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India-Pakistan peace process: US President Donald Trump may get involved, says US Representative to UN Nikki Haley

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Donald Trump. Wikimedia
United Nations, April 4, 2017: The US is concerned about the state of India-Pakistan relations and President Donald Trump himself may get involved in a peace process between the two South Asian antagonists, Nikki Haley, the US Permanent Representative to the UN said on Monday.

“This administration is concerned about the relationship between India and Pakistan and very much wants to see how we de-escalate any sort of conflict going forward,” Haley, who holds a cabinet rank in the Trump administration, said.

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“I would expect that the administration going to be in talks and try and find its place to be part of that (process).”

She added, “And also wouldn’t be surprised if the President participates as well.”

India has opposed external involvement in bilateral issues with Pakistan.

During his campaign in 2016, Trump had offered to mediate between India and Pakistan, but was careful to add that it was only if the two nations wanted him to.

In an interview to The Hindustan Times he said that he “would be honoured” to be a moderator. “I think if they wanted me to, I would love to be the mediator or arbitrator.”

Haley was answering a question from a reporter at her news conference on assuming the presidency of the Security Council for the month of April.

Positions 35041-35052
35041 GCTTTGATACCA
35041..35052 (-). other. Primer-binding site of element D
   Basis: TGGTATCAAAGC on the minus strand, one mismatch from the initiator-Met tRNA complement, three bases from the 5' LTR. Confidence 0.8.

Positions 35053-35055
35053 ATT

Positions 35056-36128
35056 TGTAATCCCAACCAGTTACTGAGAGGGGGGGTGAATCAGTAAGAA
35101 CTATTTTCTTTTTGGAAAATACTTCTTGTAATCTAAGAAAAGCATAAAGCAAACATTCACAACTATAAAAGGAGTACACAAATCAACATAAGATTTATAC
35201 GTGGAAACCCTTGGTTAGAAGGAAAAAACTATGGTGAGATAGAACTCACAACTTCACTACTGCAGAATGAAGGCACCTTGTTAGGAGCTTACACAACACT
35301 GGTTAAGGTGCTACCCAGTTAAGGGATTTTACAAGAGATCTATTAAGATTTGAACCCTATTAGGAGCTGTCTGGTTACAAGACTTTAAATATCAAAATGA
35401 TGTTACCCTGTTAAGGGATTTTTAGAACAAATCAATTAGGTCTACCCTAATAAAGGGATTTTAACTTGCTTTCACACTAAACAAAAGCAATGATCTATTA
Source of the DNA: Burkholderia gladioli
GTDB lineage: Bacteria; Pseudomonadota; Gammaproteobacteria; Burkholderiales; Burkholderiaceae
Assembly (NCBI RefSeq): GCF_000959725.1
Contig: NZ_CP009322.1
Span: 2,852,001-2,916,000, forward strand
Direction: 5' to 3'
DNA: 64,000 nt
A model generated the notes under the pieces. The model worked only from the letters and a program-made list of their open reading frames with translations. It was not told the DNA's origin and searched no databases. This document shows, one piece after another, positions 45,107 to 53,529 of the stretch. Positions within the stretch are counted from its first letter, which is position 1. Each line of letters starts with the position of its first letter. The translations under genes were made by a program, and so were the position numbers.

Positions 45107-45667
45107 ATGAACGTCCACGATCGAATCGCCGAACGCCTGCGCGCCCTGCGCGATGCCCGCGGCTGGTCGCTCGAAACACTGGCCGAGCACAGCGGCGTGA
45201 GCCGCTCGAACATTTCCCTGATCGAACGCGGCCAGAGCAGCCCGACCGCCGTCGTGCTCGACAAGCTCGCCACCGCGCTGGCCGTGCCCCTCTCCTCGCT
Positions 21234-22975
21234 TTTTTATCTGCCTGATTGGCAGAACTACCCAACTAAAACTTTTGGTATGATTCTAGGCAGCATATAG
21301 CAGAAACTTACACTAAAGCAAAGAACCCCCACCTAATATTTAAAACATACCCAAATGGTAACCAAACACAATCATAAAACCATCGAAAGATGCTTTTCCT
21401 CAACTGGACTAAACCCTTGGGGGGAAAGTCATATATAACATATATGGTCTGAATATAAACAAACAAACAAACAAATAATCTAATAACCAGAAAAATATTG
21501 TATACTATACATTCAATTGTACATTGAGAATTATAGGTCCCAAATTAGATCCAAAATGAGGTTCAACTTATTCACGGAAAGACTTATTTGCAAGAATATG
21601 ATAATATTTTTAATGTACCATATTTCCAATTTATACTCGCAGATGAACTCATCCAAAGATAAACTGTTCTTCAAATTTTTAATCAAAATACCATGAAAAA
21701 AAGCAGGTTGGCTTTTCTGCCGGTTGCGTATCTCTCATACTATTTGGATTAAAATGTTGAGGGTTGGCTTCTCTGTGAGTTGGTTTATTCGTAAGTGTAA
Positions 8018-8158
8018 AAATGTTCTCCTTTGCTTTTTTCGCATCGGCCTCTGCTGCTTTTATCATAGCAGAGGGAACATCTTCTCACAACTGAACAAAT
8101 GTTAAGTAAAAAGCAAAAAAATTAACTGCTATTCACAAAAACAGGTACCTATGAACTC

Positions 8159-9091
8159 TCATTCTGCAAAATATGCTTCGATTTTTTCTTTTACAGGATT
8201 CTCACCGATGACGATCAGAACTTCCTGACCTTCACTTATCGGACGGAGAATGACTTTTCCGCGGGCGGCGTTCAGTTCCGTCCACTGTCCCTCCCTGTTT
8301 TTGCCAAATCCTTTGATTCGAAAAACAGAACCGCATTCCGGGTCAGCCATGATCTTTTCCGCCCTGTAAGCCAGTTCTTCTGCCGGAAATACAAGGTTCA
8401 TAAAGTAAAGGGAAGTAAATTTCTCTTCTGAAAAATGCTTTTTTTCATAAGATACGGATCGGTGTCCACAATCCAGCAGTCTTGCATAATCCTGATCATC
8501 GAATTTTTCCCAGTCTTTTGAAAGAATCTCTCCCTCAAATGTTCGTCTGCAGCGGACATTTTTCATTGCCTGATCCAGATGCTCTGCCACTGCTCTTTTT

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The reporter pointed out that India does not want an interlocutor for talks with Pakistan, while Islamabad wanted the US or another country to facilitate talks between them and asked if the US would get the leaders of the two countries to talk.

With Secretary of State Rex Tillerson keeping a low public profile and generally avoiding the media, Haley is emerging as the public face of US diplomacy making her presence felt in the media aided by her cabinet status.

Her statement about India-Pakistan relations, therefore, assume importance and it is the first high-level Trump administration statement on India’s relations with Pakistan.

While it is not clear what steps the US could take, Prime Minister Narendra Modi is expected to meet Trump in Washington in May when the two could discuss it.

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Former President Barack Obama also had said during his 2008 campaign that the US should mediate the Kashmir dispute. The offer met with strong opposition in India and he did not actively follow it up when he became President.